OPINION: Travel industry braced for a bleak year thanks to new variant
- Credit: PA
A gaggle of anxious elderly Brits hovered outside a Tenerife beach-side medical centre at 8am on its national holiday on Monday hoping to nab an appointment for a fit to fly antigen test to get home the following day.
The doctor opened the doors, announced he had 200 already booked that day, and everyone needed to make an appointment.
Appointments had to be made via the QR code on a notice stuck on the door. No walk-ins. It wasn’t his problem many of his potential clientele were clutching old Nokia models useless for his instructions.
The one nostril test took seconds. His appointment book of 200 was likely to swell to 400 that day, at 35 Euros a go. While the rest of the island relaxed in the winter sun for bank holiday Monday, he was looking at a 14,000 Euro bonanza for one day’s swabbing.
Multiply that for the rest of the week from Brits needing to fly home, and Boris Johnson was that doctor’s meal ticket.
He rubbed his hands in glee as the broken travel industry that had flown, fed and watered these holidaymakers reeled once more.
Increased winter sun bookings boded well for a better 2022 to fill the desperate pandemic black hole.
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TUI, who we flew with, lost £4.7m a day in the year up to the end of September. Every day in a year, a loss of £4.7m. Wow. A total of £2.01bn.
And Omicron looks like more than a threat to any upturn. This time there’s no furlough for its staff.
Employment across the travel industry has halved since the start of the pandemic. On our flight, cabin crew chatted about what former colleagues were doing now they had no job.
Some were “jabbers”, finding opportunity in the crisis, or in retail or gone back to college to retrain, pessimistic about how long it will be for the industry to get on its feet again.
Would it ever be the same again, they asked?
People want to travel within rules, but not if those rules change on a sixpence.
People believe in testing and are happy to pay a reasonable sum to travel safely and come back healthy, but they want fairness when they do it. After all, we’re in this global problem together so we all need to work together.
That means reasonable capped testing prices, with evidence of clear, considered and safe planning, not last-minute or knee jerk reactions.
If the government demands private test, results of those tests should be returned as swiftly as NHS tests, so people don’t have to isolate for 48 hours waiting for the results of an expensive test, which take half the time on the NHS. And it should be a standard price.
Taking 48 hours to come back – that’s two days more off work – is unacceptable.
I can work from home, but if I had to be at work the day after landing, behind the wheel of a bus, or serving in a shop, or for an NHS shift, it impacts far more.
Then there’s the cost of quarantine hotels, highlighted by the actor Richard E Grant from his Holiday Inn, Gatwick room on the way back from visiting his 90-year-old mother in South Africa, swiftly switched to a red region.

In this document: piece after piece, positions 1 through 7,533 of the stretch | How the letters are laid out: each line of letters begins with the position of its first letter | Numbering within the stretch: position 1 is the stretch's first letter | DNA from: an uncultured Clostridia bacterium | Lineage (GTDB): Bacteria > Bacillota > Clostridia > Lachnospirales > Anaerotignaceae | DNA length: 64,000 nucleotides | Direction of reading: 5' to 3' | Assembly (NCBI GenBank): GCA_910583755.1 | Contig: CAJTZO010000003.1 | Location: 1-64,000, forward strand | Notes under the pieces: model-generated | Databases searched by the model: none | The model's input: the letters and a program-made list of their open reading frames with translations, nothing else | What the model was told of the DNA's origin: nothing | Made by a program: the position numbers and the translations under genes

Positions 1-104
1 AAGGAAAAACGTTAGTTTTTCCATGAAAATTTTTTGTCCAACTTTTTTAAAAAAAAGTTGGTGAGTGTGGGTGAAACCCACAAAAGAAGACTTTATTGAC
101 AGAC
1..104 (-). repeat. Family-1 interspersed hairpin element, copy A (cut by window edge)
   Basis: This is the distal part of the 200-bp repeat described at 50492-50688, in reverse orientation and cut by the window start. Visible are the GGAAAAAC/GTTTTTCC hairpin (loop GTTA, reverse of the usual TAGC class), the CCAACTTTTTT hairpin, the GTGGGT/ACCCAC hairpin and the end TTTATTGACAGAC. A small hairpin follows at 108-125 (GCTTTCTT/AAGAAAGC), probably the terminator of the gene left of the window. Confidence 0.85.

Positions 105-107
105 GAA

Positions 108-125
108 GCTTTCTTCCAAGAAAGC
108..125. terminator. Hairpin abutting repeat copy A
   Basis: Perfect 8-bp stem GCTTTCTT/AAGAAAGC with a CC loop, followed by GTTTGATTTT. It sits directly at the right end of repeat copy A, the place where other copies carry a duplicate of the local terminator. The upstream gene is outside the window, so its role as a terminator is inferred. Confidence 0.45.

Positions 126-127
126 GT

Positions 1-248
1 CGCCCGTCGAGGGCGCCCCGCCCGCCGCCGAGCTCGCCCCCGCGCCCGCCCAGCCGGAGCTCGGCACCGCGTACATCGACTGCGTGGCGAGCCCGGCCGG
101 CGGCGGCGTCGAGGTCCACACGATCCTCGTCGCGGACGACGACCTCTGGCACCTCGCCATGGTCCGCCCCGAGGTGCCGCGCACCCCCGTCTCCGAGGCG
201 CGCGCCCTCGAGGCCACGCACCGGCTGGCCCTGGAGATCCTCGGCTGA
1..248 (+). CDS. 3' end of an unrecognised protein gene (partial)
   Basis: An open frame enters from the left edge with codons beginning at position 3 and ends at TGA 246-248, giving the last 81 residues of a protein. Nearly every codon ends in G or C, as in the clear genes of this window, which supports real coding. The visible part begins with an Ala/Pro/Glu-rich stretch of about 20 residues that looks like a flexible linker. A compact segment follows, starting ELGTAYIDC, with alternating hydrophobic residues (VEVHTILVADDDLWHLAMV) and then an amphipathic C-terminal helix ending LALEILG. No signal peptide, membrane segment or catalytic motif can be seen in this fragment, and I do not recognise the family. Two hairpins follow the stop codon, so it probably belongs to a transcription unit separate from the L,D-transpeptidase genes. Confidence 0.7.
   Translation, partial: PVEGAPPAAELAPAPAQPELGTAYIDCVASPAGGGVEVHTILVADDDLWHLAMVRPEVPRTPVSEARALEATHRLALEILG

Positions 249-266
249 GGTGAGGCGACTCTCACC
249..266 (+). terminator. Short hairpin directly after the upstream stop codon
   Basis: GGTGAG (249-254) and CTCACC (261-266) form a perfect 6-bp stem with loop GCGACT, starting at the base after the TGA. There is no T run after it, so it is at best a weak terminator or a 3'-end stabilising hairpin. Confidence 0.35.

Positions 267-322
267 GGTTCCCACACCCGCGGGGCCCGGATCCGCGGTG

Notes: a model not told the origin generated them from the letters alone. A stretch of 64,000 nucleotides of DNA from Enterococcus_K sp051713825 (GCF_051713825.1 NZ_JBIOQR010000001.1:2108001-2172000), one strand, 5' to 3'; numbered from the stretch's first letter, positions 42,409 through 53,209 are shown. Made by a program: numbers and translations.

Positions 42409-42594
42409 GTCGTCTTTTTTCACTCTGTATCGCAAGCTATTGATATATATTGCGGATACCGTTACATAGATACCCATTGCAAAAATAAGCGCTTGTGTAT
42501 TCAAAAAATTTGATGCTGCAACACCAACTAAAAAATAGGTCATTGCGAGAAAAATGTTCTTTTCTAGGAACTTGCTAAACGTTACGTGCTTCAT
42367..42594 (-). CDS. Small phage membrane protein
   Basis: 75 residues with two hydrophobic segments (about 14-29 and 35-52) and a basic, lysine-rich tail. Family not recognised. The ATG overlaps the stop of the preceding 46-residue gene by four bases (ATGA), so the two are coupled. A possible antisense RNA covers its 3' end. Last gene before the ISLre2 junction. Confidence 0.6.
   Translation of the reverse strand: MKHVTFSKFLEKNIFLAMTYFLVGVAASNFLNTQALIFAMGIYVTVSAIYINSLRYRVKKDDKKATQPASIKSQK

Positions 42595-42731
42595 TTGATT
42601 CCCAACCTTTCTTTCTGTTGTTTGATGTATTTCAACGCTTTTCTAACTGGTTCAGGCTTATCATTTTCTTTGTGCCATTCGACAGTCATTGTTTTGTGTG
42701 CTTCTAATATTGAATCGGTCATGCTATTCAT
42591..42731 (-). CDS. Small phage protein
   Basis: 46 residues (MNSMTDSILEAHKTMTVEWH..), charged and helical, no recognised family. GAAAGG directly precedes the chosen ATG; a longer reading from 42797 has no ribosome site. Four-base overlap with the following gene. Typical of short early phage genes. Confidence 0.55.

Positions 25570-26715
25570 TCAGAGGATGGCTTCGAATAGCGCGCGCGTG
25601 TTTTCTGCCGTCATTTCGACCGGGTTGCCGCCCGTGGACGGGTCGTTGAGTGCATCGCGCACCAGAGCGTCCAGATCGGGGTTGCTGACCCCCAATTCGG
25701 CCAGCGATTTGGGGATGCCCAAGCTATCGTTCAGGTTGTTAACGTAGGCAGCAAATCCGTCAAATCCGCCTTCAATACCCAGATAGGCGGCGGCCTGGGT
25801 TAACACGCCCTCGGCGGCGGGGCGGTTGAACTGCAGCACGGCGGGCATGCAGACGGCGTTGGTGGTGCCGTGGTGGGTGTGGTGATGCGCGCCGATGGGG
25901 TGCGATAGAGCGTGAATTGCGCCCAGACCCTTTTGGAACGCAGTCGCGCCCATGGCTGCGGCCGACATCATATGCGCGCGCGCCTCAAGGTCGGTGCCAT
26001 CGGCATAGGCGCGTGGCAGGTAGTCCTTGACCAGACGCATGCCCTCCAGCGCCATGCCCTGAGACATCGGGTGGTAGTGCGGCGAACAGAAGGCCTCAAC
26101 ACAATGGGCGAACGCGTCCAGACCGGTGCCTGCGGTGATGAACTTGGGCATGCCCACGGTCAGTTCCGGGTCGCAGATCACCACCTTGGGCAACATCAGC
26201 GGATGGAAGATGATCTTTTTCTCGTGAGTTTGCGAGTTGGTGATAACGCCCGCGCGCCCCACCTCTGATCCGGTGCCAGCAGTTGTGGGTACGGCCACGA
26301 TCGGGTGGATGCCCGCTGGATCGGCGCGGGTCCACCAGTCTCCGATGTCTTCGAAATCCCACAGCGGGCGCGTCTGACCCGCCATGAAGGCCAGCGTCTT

He was paying £228 a day for three poor meals when a non-quarantine Holiday Inn costs £89 with breakfast.
Public heath always comes first but making money out of a pandemic is grubby and immoral.
If the announcement a couple of weeks ago of the reinstatement of a private PCR test – NHS tests are not accepted - within two days of landing in the UK, with the requirement to self-isolate until a negative result didn’t make people postpone their winter sun holidays, last Saturday’s rule change that, from 4am on Tuesday, everyone arriving in the UK needed a negative test within 48 hours of departing probably did.
When we arrived in Tenerife, the 200-plus Brits expected to arrive in our resort that day had dwindled to just 20. When we landed at Norwich Airport on Tuesday, the flight back to Tenerife would carry just 32 passengers.
Testing is vital to control what appears to be a raging new variant.
And, as devastating an economic blow to the travel industry here, how the pandemic is affecting those resorts that rely on European tourists is tangible.
Bars and shops are shut for good, empty in deathly quiet resorts. The few that are open, desperately touting for business with dirt cheap deals to struggle on.
Omicron is no doubt threatening our Christmas, but the real devastation will be to industries, employment and the national – and international – economic profile.
Now, the travel industry on its knees is begging the government to help them out warning operators will go out of business as Omicron takes hold and restrictions stiffen.
Travel turnover is just 22% of normal levels, according to ABTA travel association, and likely to plummet once again.
I feel fortunate we grasped the chance when we could, fully support testing, but wonder what travel industry will be left in 2023 with this level of losses.